JOURNAL ARTICLE
REVIEW

Systematic Review of Factors Influencing Farmers' Market Use Overall and among Low-Income Populations

Darcy A Freedman, Nicole Vaudrin, Christine Schneider, Erika Trapl, Punam Ohri-Vachaspati, Morgan Taggart, M Ariel Cascio, Colleen Walsh, Susan Flocke
Journal of the Academy of Nutrition and Dietetics 2016, 116 (7): 1136-55
27021526

BACKGROUND: Recent evidence indicates a widening gap in fruit and vegetable (F/V) consumption between high- and low-income Americans. This gap is related, in part, to decreased access to food retailers that sell fresh F/V in low-income communities. Farmers' markets are identified as a strategy for improving F/V consumption by increasing access to these foods.

OBJECTIVES: The aim of this systematic review was to examine literature published from 1994 to 2014 to identify facilitators and barriers of farmers' markets use, particularly among low-income consumers.

DESIGN: Peer-reviewed literature was identified in Ebsco Host (Academic Search Complete). Inclusion criteria for abstract review was primary research focused on farmers' market use identifying 87 studies for full-text review. Full-text review identified articles focused on facilitators and/or barriers of farmers' market use resulting in 49 articles. At least two reviewers completed review of all articles.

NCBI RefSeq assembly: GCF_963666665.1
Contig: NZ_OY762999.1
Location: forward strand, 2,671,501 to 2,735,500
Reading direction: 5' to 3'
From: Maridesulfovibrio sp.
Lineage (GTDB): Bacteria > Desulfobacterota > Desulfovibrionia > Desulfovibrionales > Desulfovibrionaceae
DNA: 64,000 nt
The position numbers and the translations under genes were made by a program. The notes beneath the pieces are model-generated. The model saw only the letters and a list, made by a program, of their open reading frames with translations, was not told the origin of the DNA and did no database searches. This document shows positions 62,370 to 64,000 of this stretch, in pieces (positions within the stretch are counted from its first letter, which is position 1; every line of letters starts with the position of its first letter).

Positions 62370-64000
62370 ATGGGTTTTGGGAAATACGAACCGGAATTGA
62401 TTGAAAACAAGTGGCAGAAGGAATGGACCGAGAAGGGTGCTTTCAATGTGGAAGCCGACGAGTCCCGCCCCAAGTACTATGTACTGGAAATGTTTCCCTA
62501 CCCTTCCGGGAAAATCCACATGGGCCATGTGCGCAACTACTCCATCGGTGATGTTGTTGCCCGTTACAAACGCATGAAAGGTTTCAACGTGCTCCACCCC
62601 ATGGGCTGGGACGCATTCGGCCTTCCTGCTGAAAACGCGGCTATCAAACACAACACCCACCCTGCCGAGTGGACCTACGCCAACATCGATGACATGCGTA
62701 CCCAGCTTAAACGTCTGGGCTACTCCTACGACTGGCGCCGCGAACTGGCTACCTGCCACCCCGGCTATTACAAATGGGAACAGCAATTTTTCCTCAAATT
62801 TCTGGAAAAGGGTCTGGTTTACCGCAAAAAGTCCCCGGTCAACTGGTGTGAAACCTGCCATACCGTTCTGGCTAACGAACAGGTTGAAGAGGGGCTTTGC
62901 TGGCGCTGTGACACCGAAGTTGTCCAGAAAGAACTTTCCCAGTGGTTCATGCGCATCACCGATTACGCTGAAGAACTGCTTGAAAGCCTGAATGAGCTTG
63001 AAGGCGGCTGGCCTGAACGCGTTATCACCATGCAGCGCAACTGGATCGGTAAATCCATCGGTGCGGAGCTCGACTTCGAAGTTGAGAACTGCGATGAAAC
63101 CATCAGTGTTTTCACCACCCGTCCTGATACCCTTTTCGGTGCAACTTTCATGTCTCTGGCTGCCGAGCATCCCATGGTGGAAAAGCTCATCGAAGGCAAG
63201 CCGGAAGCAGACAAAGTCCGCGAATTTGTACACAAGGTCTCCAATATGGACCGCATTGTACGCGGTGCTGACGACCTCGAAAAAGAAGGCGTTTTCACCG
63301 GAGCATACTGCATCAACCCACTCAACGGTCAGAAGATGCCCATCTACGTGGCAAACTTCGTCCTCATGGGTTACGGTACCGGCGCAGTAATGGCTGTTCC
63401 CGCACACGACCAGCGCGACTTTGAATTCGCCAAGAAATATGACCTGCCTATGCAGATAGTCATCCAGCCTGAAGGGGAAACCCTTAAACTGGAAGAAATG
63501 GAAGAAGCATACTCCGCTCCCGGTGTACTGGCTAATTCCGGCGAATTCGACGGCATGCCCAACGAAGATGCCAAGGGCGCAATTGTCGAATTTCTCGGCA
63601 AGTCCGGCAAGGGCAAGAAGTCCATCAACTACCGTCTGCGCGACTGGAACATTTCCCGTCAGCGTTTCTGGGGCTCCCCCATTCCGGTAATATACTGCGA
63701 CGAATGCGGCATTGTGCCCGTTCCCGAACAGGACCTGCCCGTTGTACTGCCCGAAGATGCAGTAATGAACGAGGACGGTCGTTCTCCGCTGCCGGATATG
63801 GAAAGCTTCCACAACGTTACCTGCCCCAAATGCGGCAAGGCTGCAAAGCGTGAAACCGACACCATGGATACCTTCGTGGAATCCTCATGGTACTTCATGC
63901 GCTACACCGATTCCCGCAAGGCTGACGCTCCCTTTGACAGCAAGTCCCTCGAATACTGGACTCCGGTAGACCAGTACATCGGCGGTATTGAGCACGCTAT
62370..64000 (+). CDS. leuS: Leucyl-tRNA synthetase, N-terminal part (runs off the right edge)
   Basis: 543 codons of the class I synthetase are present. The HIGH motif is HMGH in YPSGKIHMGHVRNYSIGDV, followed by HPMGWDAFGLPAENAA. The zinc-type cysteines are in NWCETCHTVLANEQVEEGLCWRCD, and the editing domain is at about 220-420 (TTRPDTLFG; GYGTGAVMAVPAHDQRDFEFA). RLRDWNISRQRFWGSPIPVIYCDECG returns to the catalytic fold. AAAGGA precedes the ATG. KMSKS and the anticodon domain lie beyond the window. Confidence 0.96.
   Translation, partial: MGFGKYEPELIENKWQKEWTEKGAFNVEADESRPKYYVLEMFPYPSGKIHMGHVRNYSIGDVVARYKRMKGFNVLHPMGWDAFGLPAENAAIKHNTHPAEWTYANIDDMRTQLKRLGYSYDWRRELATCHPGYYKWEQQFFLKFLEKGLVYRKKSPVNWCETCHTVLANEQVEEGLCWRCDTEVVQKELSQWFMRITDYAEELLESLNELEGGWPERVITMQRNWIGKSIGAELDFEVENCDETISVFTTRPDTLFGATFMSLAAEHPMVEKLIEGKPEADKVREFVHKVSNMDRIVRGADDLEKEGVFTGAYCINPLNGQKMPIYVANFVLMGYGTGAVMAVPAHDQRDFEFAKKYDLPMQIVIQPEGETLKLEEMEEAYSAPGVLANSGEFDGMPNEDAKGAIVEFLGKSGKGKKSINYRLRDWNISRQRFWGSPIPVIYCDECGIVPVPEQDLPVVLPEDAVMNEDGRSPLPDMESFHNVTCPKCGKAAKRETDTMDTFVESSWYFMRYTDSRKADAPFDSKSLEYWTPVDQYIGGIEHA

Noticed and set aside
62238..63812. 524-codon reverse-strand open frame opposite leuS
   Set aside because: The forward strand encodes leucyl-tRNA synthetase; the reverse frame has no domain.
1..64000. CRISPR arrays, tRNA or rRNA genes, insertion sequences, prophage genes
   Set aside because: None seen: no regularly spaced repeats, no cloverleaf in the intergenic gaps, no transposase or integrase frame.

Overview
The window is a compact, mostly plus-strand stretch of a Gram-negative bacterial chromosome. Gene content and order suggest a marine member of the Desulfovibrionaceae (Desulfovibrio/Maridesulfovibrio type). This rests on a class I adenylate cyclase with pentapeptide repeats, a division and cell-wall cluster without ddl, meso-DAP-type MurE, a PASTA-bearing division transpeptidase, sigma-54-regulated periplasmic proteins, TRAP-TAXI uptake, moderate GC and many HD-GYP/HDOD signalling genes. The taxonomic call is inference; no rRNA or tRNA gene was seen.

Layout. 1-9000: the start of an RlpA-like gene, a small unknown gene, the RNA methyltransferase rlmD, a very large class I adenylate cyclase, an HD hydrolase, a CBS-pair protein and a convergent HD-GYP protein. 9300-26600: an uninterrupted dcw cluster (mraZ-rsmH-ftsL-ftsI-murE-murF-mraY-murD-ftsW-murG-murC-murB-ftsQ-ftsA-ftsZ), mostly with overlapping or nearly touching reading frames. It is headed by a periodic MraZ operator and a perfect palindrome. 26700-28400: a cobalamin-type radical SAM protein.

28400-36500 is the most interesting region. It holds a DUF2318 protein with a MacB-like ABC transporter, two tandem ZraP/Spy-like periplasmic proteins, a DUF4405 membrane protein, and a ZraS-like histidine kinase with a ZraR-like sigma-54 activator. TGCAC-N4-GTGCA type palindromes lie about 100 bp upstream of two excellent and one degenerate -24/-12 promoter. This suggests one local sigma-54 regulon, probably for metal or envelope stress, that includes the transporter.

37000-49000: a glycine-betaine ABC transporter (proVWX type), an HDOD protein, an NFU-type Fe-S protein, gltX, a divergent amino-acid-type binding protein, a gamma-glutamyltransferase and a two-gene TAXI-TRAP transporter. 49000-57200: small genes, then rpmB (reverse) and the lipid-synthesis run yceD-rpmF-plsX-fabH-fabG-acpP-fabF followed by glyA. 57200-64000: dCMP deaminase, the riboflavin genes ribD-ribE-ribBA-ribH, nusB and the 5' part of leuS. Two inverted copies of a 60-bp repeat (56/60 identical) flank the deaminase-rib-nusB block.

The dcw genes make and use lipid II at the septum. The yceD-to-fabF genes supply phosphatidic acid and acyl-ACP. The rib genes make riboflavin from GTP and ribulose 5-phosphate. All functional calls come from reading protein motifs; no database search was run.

RESULTS: Of the 49 articles, 39% specified inclusion of low-income consumers and fewer than 15% focused on racial and ethnic minorities. Few studies were guided by theory and/or used standardized metrics. Results indicate farmers' market use is influenced by multiple economic, service delivery, spatial-temporal, social, and personal factors. Among studies that included low-income populations (n=19), key barriers to farmers' market use were perceptions that food assistance benefits were not accepted, belief that food variety at farmers' markets was limited, lack of access to transportation, lack of racial/ethnic diversity in the market space, and mismatch between markets and personal lifestyles. There is wide variation in study design and reporting standards and infrequent use of standardized measures limiting comparisons across studies.

CONCLUSIONS: There is a need to establish valid and reliable metrics and reporting standards for evaluating farmers' markets. Findings may inform interventions, programs, and policies to promote farmers' market use.

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